My real father never did much for me, aside from giving me life. My stepfather on the other hand, he showed me what it was to be a man, to be successful…responsible.
He was a long haul over the road truck driver. That fact alone may be why him and my mother got a long so well. Because of his occupation, I never saw him much. See, he was kind of a gypsy, my words not his. It was the gypsy in him that drew him to his profession. I think it was the gypsy that allowed him to impart on me life altering wisdom.
When I was about twelve, he took me aside, just hours after coming off the road, for a talk about life. He pointed out that I was a bit of a dreamer, always with my thoughts in the clouds, looking to the future, never living in the present. “That was fine,” he said, “a man must have dreams. But to follow your dreams, you must have wisdom, and a sense of purpose.”
He then pulled from his satchel a Magic 8 Ball. You know the one, the toy that you held in both hands, asked it a question, and turned it over to view some vague answer that appeared in a little window.
Well this one was different, it was heavier, warm to the touch, and the there was no window.
“This was given to me by my grandfather Caleb,” he told me as he held the eight ball out to me. “It is not a toy. This one will guide you if you ask it. If you come to an important decision in life, ask it to guide you, and it will show you the consequence of your decision.”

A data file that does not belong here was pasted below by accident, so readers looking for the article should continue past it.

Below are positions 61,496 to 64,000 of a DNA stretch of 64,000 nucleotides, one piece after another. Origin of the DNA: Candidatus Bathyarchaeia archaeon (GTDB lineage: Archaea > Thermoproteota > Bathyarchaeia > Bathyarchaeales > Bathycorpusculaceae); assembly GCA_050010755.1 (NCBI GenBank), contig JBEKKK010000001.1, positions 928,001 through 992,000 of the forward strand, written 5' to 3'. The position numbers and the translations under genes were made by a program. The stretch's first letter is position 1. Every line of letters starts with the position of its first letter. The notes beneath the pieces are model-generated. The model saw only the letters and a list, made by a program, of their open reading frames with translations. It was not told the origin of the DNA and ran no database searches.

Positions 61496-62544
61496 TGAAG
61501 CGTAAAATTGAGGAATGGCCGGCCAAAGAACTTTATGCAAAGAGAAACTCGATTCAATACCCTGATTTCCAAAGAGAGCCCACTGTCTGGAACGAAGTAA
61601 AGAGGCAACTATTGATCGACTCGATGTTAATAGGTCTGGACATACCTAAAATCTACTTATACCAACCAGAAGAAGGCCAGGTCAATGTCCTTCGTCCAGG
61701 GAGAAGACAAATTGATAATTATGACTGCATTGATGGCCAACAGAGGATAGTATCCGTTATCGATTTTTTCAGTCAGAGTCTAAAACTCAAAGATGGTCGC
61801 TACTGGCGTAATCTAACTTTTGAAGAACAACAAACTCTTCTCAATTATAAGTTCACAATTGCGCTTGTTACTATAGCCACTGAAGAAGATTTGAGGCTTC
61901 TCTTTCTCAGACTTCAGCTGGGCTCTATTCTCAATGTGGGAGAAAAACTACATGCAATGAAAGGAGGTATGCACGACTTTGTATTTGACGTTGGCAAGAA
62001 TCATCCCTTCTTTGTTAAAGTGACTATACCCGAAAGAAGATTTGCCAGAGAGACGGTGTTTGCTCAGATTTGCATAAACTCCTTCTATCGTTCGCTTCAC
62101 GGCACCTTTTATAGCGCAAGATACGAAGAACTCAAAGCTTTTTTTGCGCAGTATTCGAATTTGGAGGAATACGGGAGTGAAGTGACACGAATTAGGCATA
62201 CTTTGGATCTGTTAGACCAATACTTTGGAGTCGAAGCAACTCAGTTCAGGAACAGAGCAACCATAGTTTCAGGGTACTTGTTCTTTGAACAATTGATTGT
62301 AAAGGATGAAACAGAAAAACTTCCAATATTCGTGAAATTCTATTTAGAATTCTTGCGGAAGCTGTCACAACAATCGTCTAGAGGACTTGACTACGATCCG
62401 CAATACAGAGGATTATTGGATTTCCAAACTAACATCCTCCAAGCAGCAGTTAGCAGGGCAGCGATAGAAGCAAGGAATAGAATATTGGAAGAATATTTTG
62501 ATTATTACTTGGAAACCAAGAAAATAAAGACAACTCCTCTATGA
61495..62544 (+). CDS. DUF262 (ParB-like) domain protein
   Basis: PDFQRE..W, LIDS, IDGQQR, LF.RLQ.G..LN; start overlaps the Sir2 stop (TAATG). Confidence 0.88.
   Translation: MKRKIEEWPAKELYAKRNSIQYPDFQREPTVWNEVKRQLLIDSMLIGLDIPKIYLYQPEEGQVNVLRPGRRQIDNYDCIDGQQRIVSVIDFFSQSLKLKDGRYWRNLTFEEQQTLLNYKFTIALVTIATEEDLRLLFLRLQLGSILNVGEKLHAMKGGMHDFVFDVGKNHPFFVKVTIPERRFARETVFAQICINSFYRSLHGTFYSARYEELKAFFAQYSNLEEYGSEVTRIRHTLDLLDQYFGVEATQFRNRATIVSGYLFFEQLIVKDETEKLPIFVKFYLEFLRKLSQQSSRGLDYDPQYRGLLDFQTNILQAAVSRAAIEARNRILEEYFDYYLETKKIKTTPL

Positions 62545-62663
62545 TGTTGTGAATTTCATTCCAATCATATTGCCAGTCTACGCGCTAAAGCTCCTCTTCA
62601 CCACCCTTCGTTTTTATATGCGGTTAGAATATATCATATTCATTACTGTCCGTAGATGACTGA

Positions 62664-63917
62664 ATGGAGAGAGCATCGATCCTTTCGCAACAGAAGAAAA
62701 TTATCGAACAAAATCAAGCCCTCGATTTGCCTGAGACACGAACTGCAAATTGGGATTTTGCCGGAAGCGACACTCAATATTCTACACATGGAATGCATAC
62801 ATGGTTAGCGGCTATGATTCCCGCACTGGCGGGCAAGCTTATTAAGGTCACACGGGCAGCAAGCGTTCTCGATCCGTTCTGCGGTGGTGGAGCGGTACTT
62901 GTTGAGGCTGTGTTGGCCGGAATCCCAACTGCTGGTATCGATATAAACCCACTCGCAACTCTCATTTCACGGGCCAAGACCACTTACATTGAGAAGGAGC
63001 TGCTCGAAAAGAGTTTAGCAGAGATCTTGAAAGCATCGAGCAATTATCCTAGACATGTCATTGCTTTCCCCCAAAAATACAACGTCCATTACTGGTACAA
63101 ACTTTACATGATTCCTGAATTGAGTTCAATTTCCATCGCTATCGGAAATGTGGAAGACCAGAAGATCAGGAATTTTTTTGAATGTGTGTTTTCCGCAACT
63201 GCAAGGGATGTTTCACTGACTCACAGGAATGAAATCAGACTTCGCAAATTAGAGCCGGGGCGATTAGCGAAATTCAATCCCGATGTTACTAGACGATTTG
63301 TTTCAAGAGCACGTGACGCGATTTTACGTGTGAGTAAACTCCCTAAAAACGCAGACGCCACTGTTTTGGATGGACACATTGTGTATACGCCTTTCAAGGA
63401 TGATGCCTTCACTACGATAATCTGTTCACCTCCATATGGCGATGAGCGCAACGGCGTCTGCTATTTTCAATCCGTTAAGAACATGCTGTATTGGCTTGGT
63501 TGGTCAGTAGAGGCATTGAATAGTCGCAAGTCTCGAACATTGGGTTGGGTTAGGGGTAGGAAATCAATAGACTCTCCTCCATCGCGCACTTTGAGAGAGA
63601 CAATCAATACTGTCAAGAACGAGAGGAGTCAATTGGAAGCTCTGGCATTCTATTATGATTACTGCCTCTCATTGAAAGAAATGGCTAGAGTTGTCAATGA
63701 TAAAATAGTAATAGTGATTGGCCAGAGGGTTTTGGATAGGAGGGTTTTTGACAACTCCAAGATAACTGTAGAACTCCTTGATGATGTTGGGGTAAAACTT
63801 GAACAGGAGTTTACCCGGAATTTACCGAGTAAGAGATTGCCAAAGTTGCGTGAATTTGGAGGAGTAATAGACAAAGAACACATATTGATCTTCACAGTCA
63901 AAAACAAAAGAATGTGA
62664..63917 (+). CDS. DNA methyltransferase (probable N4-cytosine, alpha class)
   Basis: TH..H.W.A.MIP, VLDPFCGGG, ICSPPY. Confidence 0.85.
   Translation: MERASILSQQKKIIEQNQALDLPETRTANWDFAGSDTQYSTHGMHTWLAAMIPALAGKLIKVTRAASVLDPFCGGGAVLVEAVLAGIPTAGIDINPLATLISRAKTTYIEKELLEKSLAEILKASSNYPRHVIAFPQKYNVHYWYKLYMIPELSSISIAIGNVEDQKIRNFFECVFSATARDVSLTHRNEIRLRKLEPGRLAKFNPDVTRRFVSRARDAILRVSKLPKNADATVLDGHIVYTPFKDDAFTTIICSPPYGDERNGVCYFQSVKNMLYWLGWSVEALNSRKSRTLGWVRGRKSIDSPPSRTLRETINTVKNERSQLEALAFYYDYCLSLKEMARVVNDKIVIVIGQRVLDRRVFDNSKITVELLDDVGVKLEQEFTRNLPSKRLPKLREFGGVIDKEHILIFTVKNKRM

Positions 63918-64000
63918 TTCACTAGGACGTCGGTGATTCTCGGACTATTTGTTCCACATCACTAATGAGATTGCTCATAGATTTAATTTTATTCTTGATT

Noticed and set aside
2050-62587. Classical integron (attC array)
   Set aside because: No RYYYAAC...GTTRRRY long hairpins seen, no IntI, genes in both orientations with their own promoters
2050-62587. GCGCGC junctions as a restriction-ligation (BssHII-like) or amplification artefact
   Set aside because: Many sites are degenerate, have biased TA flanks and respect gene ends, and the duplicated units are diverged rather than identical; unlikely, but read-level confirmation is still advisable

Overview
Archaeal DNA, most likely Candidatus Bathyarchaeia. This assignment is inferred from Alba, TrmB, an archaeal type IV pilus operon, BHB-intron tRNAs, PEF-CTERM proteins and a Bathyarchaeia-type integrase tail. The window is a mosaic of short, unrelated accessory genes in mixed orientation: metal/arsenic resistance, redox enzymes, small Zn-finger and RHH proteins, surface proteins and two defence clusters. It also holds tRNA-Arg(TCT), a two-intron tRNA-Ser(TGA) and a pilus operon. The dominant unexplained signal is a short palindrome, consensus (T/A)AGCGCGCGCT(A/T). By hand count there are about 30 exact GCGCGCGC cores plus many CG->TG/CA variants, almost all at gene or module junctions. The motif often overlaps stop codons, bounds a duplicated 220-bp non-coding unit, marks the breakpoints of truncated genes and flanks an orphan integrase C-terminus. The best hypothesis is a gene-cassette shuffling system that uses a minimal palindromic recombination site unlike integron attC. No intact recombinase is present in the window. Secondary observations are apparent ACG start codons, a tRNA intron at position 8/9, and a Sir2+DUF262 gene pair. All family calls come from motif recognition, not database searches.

“Wow,” I exclaimed.
“However,” there is always a however, “you can only ask it once every five years.”
“Yes, the first one can be today. But use your questions wisely. Don’t waste it on questions about choosing between a bottle of Rondo or Coke.”
“Rondo every time,” I said emphatically.
“Seriously Caleb, I pass this to you because I no longer need it. It showed me that marrying your mother was a good path, and it was right. Now it’s yours, choose wisely.”
I took that eight ball and placed it on a shelf in my room, the black eight surrounded by white watching over my room. As the decisions in life came and went, the most valuable lesson garnered from my step dad was discipline.
When Suzy Farcus named my privates Henry, and told me hers was Henrietta, and she really wanted Henry to meet her Henrietta, I was tempted to consult my Magic 8 Ball, but resisted. Both asking the eight ball and introducing Henry to Suzy’s Henrietta. I was only thirteen!
Then I met Candice. She walked into my life via my best friends’ front door. That same best friend said there was no such thing as love at our pubescent ages. I disagreed, Candice was love at first sight. Her auburn hair, cinnamon colored eyes, and a dazzling smile framed by dimples. I had to have her.
For eighteen months I pursued her. She was no easy catch, but once she gave in, it was worth it. For the next twelve months, we knew nothing but happiness. Then things changed. My mom and step-dad were selling the house and moving us to the country.
I was almost fifteen at this point, and a driver license only a year away. So, maintaining a relationship with Candice would be a cinch, I decided. My friend who introduced as thought it was my opportunity to explore new fish…country fish.